My husband likes this next one, because he thinks we look like zombies.
Memories with my sister, in no particular order.
My sister and I played baseball with the neighborhood boys every summer, all summer. We rooted for the underdogs, the Red Sox, faithfully. We found out later that the “red sox hat” she wore devotedly was really a white sox hat—minor details.
We would mow the lawn, make milk smoothies, and sit in the patio swing watching our dog and cat run around the yard chasing squirrels and each other.
The only real fights we had were for good reasons, mandarin oranges mainly.
We made a film series about a criminal and a hero. I was the criminal—she was the hero. We didn’t have a way to edit the scenes together, so they had to be filmed in order the first time. One particular “movie” was about a bandit, me, climbing a tree to rob a house (our house of course). My sister, the hero, was running in from the alleyway, diving over the fence, and running across the yard to stop me. The camera man, well, there was no camera man. She would film me in the tree, and then I would climb down from the tree and film her running, then she would film me in the tree once again, and so on—you get the point.
We would climb the roof, try to count the stars, get tired, and climb down before we fell asleep.
We slept most summer nights in the greenhouse my dad made for us. It had shelves that were perfect-little-girl-sized bunk beads. The smell of tomato plants and freshly laid bark filled the air. We would tell “best-case-scenario” stories, but to be honest we couldn’t imagine life getting much better than it already was.
When times were tough financially, we decided to shovel snow and sell chocolates to get the fabric to make stockings and buy small Christmas presents for each family member. One of my best memories was walking to the corner store in a blizzard, money in pocket, to find sparkly Christmas lights to put on the tree. We were so excited we couldn’t possibly wait for the blizzard to stop. The snow was pelting us in the face, so we would take turns closing our eyes, having the other person make sure not to let us trip or run into anything.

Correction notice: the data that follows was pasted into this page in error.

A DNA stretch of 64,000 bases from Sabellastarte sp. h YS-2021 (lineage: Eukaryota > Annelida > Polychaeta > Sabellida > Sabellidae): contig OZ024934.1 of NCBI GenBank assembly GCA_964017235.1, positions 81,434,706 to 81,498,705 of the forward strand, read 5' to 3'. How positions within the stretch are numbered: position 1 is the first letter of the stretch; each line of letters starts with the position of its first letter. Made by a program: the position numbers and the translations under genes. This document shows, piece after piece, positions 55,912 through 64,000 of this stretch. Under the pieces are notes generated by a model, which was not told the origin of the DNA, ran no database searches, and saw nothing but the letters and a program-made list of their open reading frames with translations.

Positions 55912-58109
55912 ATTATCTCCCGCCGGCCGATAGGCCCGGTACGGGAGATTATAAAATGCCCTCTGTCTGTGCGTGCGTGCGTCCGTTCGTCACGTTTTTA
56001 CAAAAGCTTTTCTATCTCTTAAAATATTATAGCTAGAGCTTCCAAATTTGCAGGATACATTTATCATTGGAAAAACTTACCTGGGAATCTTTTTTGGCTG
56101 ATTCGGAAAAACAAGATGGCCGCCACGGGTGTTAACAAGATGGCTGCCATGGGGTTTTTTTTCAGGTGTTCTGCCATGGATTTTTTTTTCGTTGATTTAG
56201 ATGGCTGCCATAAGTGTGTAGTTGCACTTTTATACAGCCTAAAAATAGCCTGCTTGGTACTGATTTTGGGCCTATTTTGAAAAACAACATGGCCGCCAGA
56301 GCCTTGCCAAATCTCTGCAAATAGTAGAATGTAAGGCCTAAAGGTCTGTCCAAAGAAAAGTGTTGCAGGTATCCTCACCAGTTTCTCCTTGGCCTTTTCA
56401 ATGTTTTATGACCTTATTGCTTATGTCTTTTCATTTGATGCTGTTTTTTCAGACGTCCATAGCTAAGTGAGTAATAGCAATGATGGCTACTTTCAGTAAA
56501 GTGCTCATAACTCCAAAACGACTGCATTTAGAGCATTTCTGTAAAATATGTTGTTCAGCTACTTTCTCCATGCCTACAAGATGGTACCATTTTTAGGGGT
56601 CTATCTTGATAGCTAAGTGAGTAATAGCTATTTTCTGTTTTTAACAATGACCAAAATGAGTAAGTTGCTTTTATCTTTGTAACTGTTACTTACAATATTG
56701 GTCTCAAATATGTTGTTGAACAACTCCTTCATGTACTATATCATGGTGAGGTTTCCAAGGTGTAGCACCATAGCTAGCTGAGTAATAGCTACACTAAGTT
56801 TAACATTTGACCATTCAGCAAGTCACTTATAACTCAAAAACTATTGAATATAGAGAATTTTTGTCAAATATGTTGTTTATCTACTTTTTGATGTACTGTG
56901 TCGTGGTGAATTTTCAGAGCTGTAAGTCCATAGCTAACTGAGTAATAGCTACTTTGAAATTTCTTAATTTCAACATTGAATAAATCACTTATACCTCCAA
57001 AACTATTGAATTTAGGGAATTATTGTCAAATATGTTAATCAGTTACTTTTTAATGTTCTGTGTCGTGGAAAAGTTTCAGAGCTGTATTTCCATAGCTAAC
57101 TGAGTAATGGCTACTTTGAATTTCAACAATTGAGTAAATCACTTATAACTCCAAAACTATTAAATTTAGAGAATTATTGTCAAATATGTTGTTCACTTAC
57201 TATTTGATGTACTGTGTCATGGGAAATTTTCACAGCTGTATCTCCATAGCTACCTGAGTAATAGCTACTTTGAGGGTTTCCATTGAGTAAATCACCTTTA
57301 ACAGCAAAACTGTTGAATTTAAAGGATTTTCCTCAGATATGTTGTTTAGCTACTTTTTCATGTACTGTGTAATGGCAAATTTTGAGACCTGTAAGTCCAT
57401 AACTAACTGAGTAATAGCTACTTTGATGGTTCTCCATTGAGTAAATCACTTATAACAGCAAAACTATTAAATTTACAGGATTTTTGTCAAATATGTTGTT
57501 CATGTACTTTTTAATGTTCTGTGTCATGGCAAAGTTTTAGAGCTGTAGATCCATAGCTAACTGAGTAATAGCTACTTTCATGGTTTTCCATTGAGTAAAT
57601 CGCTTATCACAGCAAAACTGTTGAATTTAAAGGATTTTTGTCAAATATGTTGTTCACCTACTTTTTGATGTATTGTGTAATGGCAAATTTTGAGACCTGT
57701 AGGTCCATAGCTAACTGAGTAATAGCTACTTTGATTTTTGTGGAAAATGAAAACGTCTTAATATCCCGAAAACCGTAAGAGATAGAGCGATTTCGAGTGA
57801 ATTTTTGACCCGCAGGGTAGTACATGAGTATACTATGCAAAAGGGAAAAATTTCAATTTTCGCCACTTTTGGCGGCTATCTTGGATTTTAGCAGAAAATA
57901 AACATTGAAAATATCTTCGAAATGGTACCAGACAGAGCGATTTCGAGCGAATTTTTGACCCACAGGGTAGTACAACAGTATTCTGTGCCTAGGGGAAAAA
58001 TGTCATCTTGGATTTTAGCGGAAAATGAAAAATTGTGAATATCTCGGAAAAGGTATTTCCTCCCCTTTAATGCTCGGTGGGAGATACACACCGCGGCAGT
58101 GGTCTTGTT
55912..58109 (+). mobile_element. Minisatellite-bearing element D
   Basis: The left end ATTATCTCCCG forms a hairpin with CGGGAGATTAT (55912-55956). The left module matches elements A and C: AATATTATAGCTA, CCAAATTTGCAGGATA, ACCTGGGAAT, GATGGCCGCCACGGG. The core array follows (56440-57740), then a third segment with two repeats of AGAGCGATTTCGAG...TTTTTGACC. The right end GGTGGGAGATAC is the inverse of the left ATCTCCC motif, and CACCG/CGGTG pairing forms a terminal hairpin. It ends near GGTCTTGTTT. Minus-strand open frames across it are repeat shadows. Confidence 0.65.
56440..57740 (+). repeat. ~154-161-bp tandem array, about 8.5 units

When we were younger, we lived on a small farm in the country. It was our job to milk the goats every morning before dawn and feed the animals—we were always late for the bus, and always had straw in our hair.
We spoke pig latin fluently to each other, and had multiple forts. You could usually find us by small trails of dried ramen noodle crumbs—that is, if the sound of us crunching on them wasn’t enough.
We cried the first time we were apart for longer then a day.
When we moved to town we started dancing ballet again. We danced in the dance studio and in the kitchen.
We helped our dad and brothers renovate a few of our houses. They were the demo crew—we were the cleanup crew. Our favorite part was taking all of the old house materials, loading them in the trailer, and dropping them off at the landfill. We would pull the trailer right to the edge of the pile and play baseball with small 2x4s and little scraps of wood, “Baaaattter up!”
We rode our bikes down “beaver bank”, and always stopped to get a free piece of delicious bread at Great harvest on the way.
We climbed the
Grand Teton with
my dad and brothers. When we reached the top we were so exhausted we fell
asleep on the rocks.
We loved all things funny, hilarious, colorful, or that had to do with fruit snacks, dance, church, baseball, Bob Hope, art, Mexico, swings, the Beatles, or the outdoors.
Every birthday we would write our name and previous age on a balloon and watch it float away. It would remind us how fast times flies—when you are having fun.
How did I get so lucky? I couldn't hope for a better sister.
Happy birthday Crystallynn! Love you!
P.S. These are some photos from a sister shoot we did this summer in Germany. The photos were taken by Rex Ames, a really great fashion photographer, and edited by me. Oh, and we are wearing our "friendship shoes" we got in